Same Old Ballgame? Nope.

New rules add life to America’s Pastime

Baseball has been one of my favorite sports for as long as I can remember, I grew up around it and I’ve always been captivated by the strategic aspects of the game. Seeing how versatile games can be, never really knowing what will happen until the last inning, and not having a clock make baseball special. 

I appreciate that even though the offense scores a run, the ball doesn’t automatically go to the other team like basketball or football. Winning teams are forced to play out the game and can’t manipulate plays so time runs out which is something we don’t experience in other sports.

Fans and non-fans alike have been complaining about the pace of play and lack of offense recently, so MLB decided it was time to make some changes and introduced three major rules: a pitch timer, limits on defensive shifts, and bigger bases. 

According to ESPN, games averaged over three hours per game in the spring of 2022. Pitchers throwing to first to keep the runner close, batters waiting for the pitchers to get signs, pitchers waiting for the batters to get in the box, all contributed to dragging on the game. The new pitch timer limits pitchers to a 15-second timer with the bases empty or  20-seconds with runners on base, and a 30-second timer between batters. So far in the season, I’ve noticed pitchers are sacrificing their accuracy for speed, as well as an increase in the amount of balls pitchers are giving away, but it has helped the pace of play as the average length of a game is 2 hours, 36 minutes

Looking to increase offensive plays, defensive shifts were eliminated, they cut down on hits and increased strikeouts which tend to make games a bore. The rule limiting defensive shifts makes it illegal for infielders to overshift to one side of the field or stand on the outfield grass.

I feel that limiting defensive shifts contradicts a fundamental strategic aspect of Baseball, ultimately teams should be allowed to use strategic tactics they deem necessary on the field to win. This change felt very drastic, but its purpose was to drive more singles during plays and increase batting average which we are seeing. According to a recent Forbes article in 2022, batting average on line drives had a .641 AVG – .817 SLG, this 2023 season we’re seeing a .668 AVG – .866 SLG, which is a major one-year turnaround.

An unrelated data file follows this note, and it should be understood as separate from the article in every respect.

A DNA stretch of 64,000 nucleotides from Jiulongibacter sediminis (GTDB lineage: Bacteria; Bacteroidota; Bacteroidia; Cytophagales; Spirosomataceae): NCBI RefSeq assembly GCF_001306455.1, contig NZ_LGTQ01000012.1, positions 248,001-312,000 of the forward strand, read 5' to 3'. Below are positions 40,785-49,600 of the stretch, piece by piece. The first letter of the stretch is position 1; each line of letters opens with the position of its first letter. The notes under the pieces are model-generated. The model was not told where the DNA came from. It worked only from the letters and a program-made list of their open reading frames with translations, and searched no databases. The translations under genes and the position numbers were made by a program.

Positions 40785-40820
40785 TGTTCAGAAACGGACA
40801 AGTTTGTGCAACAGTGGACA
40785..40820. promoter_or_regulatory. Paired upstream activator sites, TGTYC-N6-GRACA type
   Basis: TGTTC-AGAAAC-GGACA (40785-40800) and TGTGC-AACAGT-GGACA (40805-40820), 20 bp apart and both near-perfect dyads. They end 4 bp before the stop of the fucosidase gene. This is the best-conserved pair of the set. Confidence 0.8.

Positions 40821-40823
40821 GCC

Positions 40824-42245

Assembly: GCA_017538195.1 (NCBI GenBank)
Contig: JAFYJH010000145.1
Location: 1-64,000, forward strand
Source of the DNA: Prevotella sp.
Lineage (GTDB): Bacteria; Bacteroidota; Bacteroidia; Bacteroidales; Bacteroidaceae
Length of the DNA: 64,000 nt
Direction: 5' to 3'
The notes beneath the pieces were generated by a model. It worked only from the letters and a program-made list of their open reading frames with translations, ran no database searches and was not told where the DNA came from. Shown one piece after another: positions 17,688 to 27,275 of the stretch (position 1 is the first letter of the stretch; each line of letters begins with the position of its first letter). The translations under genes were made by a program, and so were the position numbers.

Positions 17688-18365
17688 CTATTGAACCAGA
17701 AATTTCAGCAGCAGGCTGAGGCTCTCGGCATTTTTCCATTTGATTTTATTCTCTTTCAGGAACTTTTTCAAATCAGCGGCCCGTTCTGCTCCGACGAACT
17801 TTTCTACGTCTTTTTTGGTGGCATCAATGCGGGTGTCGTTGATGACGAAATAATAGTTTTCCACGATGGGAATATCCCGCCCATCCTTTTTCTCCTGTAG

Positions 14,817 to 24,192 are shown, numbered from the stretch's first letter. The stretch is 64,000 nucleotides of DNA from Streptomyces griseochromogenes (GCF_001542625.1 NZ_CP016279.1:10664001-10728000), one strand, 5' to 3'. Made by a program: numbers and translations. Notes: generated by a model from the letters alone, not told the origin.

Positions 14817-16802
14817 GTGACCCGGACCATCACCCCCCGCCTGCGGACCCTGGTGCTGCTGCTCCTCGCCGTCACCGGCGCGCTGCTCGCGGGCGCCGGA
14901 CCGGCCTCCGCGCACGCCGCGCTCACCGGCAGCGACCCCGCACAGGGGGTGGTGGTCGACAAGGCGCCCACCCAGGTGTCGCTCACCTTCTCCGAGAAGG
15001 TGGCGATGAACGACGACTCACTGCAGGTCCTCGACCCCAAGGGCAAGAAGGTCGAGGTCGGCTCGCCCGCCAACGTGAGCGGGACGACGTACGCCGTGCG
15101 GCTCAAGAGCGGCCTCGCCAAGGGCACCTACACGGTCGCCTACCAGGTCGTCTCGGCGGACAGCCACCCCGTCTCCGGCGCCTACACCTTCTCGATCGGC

Increasing the size of bases to 18” from the traditional 15” is another rule change intended to speed up games and lead to higher-scores throughout games. I feel that the three inch difference doesn’t feel like it would change the pace as much as the other rules. I sense that the difference will make it less demanding for runners and would increase steals, but I’m sure that the bigger bases will increase offense which is the essential goal. 

In a CBS article, Matt Shnyder says “Stolen bases are exciting and if the bigger bases can get the successful steals back up, that’s a decent amount of extra fun.” I agree that stolen bases are an exhilarating part of the game that really captivates viewers, it can also be a make or break moment especially in the last innings. The pitch timer also seems to be affecting the amount of steals per game, in a recent article ESPN has stated that there has been a 30% spike in stolen bases so far in the season as a result of the pitch timer. 

All the changes seem to really focus on advancing offense making the game more entertaining and engaging.  Baseball America showed that in 2022, the average game time was 3:11 for opening day games, in 2023 they lasted 2:35 – a 26 minute difference. The biggest factor speeding up the games are definitely the pitch timer and eliminating defensive shifts, the bigger bases don’t seem to be affecting the time as much but contribute to the spike in stolen bases.

I’m excited to see how these changes play out through the season, along with an  increase in offense. I personally never realized how long baseball games were before doing research on it, but honestly I didn’t care. For me, games ended when they ended. I always felt that the beauty of baseball was that there was no time limit, players had to really think strategically and watching the different plays whether offense or defense is what really captivates me as a fan. 

Watching games this season is definitely different. I’m learning to appreciate the new changes and trying not to expect players to make plays they can’t this season. Pace of play doesn’t really feel different, when first hearing of the new rules I was expecting games to be rushed but so far they aren’t, just shorter which I appreciate. In the recent games I’ve watched, it was strange not seeing players on the outfield or pitchers not throwing to bases to keep runners close as often. I’m seeing hitters strike out more because they can’t really throw the pitcher off by stepping out the box or calling timeouts. The pros outweigh the cons so far in the season, but the World Series will definitely be something I’m very excited to tune in this season.